This means that, even in the presence of bracket means designed to intervene in the patellar area to limit the possibility of the knee brace moving, a certain degree of slipping of the brace does take place, mainly downwards, since the symmetrical movement of the patellar bracket with respect to its sliding area does not correspond to the asymmetrical movement of the patella.

DESCRIPTION OF THE INVENTION

This invention proposes to provide an articulated joint for a knee brace that can eliminate or at least reduce the disadvantages described above.

In particular the articulated joint according to the invention proposes to remedy the drawbacks caused by the diversity and incompatibility between the symmetrical movement of the known patellar brackets with respect to the hypothetical axis of symmetry of the joint and the anatomically asymmetrical axis of the patella.

The invention also proposes to provide an articulated joint for a knee brace that can be easily produced in order to be economically advantageous as well as extremely efficient from the stability point of view.

This is due to the fact that the proposed aim is to produce a knee brace, of the type, equipped with patellar brackets, comprising means designed to follow the anatomical movement of the patella which is more pronounced in the femoral area, so as to prevent any possibility of the knee brace moving with respect to the knee joint on which it is mounted, preventing in particular the possibility of it slipping down.

This is achieved by means of an articulated joint for a knee brace with the features described in the main claim.

The dependent claims described advantageous embodiments of the invention.

The articulated joint for a knee brace according to the invention therefore foresees the presence of a femoral-patellar bracket which is applied, with the possibility of sliding and simultaneous controlled angular movement, on the knee brace joint.

This joint comprises a platform equipped with at least one pair of hinge fittings for respective uprights equipped with means of restraint to the femur and the tibia.

The platform presents a first shaped central plate, which may comprise a housing for interchangeable insert means, and a second shaped central plate, opposite the first plate, and which rests against the side of the knee. This second plate is thicker than the first and comprises a second housing which passes through the plate and is designed to accommodate the sliding-cursor support of the patellar bracket.

The ends of the femoral and tibial uprights are inserted between the first and second plate, so that they remain fixed in place.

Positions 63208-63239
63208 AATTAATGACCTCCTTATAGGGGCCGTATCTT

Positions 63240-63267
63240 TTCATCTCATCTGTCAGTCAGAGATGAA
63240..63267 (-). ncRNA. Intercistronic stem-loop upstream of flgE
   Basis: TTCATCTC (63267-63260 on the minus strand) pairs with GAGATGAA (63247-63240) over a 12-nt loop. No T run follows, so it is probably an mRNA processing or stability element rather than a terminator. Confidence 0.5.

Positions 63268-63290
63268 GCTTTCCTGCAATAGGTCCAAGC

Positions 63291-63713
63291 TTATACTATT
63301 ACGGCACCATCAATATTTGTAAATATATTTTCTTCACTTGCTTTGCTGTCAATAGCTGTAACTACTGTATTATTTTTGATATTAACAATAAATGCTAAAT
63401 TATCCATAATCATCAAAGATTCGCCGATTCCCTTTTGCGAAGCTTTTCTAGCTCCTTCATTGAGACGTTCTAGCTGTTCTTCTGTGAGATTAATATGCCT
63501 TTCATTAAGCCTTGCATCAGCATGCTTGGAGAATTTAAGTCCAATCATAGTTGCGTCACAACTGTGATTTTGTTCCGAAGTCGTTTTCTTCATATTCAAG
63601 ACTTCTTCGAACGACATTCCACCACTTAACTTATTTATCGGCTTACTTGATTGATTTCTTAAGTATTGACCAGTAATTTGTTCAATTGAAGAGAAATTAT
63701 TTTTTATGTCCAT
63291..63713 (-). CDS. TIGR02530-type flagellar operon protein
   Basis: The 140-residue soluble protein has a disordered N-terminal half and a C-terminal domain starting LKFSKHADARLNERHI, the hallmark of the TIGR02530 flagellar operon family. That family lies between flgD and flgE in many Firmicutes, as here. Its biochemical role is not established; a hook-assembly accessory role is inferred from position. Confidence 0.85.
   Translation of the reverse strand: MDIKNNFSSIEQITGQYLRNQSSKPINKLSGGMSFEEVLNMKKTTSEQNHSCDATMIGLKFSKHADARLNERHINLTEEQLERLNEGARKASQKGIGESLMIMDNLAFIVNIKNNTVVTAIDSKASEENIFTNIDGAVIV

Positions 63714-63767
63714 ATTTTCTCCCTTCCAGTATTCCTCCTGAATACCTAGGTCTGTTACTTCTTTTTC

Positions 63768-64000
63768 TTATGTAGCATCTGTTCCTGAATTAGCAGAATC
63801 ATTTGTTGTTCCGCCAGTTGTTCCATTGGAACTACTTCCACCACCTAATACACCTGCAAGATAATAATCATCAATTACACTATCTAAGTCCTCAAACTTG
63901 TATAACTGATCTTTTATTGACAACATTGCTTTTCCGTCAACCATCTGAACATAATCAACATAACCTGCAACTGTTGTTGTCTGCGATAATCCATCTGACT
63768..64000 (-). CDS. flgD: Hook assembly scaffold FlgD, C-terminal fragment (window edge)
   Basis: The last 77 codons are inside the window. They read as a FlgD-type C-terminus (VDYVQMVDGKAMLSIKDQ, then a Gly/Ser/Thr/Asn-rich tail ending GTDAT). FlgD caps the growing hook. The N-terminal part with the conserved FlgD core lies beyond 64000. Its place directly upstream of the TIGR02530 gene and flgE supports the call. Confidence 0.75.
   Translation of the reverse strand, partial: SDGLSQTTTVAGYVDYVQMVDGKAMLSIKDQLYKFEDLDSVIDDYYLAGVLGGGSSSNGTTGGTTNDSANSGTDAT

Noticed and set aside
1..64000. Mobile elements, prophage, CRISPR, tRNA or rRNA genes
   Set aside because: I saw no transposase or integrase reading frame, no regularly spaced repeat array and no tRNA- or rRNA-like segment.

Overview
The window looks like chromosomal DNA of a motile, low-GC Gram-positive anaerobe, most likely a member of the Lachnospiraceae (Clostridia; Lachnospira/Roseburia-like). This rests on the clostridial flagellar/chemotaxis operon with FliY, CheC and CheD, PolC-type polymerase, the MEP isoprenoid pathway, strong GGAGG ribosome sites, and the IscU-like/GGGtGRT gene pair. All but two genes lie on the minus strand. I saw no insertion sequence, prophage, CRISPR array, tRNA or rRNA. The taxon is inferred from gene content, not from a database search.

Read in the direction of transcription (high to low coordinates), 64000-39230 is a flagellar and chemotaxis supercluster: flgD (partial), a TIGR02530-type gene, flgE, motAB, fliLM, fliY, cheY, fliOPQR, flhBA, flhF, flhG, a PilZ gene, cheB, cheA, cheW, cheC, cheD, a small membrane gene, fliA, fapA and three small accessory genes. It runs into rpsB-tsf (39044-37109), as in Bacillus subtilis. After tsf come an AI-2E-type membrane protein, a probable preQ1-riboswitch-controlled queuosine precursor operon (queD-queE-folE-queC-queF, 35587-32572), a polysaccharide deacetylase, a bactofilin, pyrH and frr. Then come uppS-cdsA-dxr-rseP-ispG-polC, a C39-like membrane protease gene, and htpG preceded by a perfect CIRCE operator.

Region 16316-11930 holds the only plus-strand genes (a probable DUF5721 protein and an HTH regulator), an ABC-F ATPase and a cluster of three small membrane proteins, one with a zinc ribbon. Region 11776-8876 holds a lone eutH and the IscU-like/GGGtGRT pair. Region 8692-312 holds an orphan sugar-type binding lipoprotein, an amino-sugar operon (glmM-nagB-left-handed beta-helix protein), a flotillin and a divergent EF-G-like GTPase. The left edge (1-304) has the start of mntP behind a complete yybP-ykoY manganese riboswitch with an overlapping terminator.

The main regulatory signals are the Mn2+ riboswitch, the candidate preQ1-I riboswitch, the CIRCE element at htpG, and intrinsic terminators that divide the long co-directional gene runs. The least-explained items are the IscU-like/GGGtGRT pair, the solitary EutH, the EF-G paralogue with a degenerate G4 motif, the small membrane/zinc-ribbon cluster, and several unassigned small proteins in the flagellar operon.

The first shaped plate moves angularly in a different way with respect to the second shaped plate, since the first pin application points of the two femoral and tibial uprights are different from the second ones.

In particular, considering that the inner and outer sectors of the articulated joint and its components are those relative to the position of the patella with respect to the knee, the first plate is hinged on the outer sector of the end of the femoral upright and on the inner sector of the end of the tibial upright, while the second plate is hinged in a diametrically opposite way to the first, that is on the inner sector of the end of the femoral upright and on the outer sector of the end of the tibial upright.

The support cursor of the patellar bracket makes dynamic linear sliding movements in its housing in the second plate in order to move from a retracted position with the knee extended to an extended position with the knee flexed.

The dynamic linear sliding movements of the patellar bracket are imparted by a specially shaped lever which presents a rotation centre that corresponds to the one on which the second plate is mounted on the femoral upright, that is on the inner sector of its end. One end of this lever is hinged on the upright which provides its movement, while the other end is elbow-shaped and comprises a slot, also elbow-shaped, intercepted by a pin which is integral with the cursor of the patellar bracket.

The articulated joint is made from lightweight metal alloy or high-resistance composite plastic material, the surface resting against the limb being in any case made from anallergic material.

DESCRIPTION OF THE DRAWINGS

Other features and advantages of the invention will become evident on reading the following description of one embodiment of the invention, given as a non-binding example, with the help of the drawings shown in the attached pages, in which:

FIG. 1 represents a side schematic view of the articulated joint from the inner side, that is the side resting against the limb, in the fully extended position;

FIG. 2 shows a front view of the of the articulated joint from the patellar bracket side;

FIG. 3 shows a view of the articulated joint from above;

FIG. 4 is an axonometric view of the articulated joint from its inner three-quarters and slightly from above and in an extended position;

FIG. 5 shows a detailed partially transparent schematic view of the articulated joint from the inside;

FIG. 6 shows the detailed partially transparent schematic view of the articulated joint from the front;

FIGS. 7 and 8 show axonometric side views of the articulated joint with a patellar bracket in a first and second operating phase.

DESCRIPTION OF ONE EMBODIMENT OF THE INVENTION

The knee brace articulated joint according to the invention foresees the presence of a patellar bracket 10 which is mounted, with the possibility of sliding and simultaneous controlled angular movement, on the knee brace articulated joint 11.

The patellar bracket 10 consists of a piece made from plastic material according to a conformation which presents a central portion 12 from which two arms 13 and 14 branch out, each comprising, at its end, a slot through which straps can be passed to fix the knee brace close to the patellar area of the knee.